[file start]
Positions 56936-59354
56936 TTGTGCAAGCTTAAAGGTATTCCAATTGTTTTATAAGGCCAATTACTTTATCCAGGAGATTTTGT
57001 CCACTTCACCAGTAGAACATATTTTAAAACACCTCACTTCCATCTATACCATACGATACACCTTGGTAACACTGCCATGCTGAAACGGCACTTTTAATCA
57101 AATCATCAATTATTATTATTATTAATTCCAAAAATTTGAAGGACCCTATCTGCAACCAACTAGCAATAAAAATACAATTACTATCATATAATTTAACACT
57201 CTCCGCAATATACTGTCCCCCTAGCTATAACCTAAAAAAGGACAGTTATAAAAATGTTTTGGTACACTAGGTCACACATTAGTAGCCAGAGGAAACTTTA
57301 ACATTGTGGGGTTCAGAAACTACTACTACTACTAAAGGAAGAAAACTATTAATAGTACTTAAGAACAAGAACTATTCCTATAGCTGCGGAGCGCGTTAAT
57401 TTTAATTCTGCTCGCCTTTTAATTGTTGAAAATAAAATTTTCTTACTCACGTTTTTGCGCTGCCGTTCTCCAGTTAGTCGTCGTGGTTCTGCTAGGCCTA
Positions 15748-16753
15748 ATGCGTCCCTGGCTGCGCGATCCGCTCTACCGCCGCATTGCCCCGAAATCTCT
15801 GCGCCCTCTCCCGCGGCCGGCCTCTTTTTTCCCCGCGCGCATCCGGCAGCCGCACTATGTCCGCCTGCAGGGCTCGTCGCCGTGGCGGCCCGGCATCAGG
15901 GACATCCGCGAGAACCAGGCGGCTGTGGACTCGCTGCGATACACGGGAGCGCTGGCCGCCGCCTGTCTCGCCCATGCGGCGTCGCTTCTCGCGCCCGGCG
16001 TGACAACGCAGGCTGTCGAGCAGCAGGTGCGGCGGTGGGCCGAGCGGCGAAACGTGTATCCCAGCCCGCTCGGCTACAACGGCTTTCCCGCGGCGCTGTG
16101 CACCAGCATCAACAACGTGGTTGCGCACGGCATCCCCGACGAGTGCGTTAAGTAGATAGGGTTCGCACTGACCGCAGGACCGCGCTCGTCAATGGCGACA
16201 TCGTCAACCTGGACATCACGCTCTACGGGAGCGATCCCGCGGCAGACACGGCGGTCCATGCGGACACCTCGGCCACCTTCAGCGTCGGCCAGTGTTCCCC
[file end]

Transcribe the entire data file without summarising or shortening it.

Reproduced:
Positions 56936-59354
56936 TTGTGCAAGCTTAAAGGTATTCCAATTGTTTTATAAGGCCAATTACTTTATCCAGGAGATTTTGT
57001 CCACTTCACCAGTAGAACATATTTTAAAACACCTCACTTCCATCTATACCATACGATACACCTTGGTAACACTGCCATGCTGAAACGGCACTTTTAATCA
57101 AATCATCAATTATTATTATTATTAATTCCAAAAATTTGAAGGACCCTATCTGCAACCAACTAGCAATAAAAATACAATTACTATCATATAATTTAACACT
57201 CTCCGCAATATACTGTCCCCCTAGCTATAACCTAAAAAAGGACAGTTATAAAAATGTTTTGGTACACTAGGTCACACATTAGTAGCCAGAGGAAACTTTA
57301 ACATTGTGGGGTTCAGAAACTACTACTACTACTAAAGGAAGAAAACTATTAATAGTACTTAAGAACAAGAACTATTCCTATAGCTGCGGAGCGCGTTAAT
57401 TTTAATTCTGCTCGCCTTTTAATTGTTGAAAATAAAATTTTCTTACTCACGTTTTTGCGCTGCCGTTCTCCAGTTAGTCGTCGTGGTTCTGCTAGGCCTA
Positions 15748-16753
15748 ATGCGTCCCTGGCTGCGCGATCCGCTCTACCGCCGCATTGCCCCGAAATCTCT
15801 GCGCCCTCTCCCGCGGCCGGCCTCTTTTTTCCCCGCGCGCATCCGGCAGCCGCACTATGTCCGCCTGCAGGGCTCGTCGCCGTGGCGGCCCGGCATCAGG
15901 GACATCCGCGAGAACCAGGCGGCTGTGGACTCGCTGCGATACACGGGAGCGCTGGCCGCCGCCTGTCTCGCCCATGCGGCGTCGCTTCTCGCGCCCGGCG
16001 TGACAACGCAGGCTGTCGAGCAGCAGGTGCGGCGGTGGGCCGAGCGGCGAAACGTGTATCCCAGCCCGCTCGGCTACAACGGCTTTCCCGCGGCGCTGTG
16101 CACCAGCATCAACAACGTGGTTGCGCACGGCATCCCCGACGAGTGCGTTAAGTAGATAGGGTTCGCACTGACCGCAGGACCGCGCTCGTCAATGGCGACA
16201 TCGTCAACCTGGACATCACGCTCTACGGGAGCGATCCCGCGGCAGACACGGCGGTCCATGCGGACACCTCGGCCACCTTCAGCGTCGGCCAGTGTTCCCC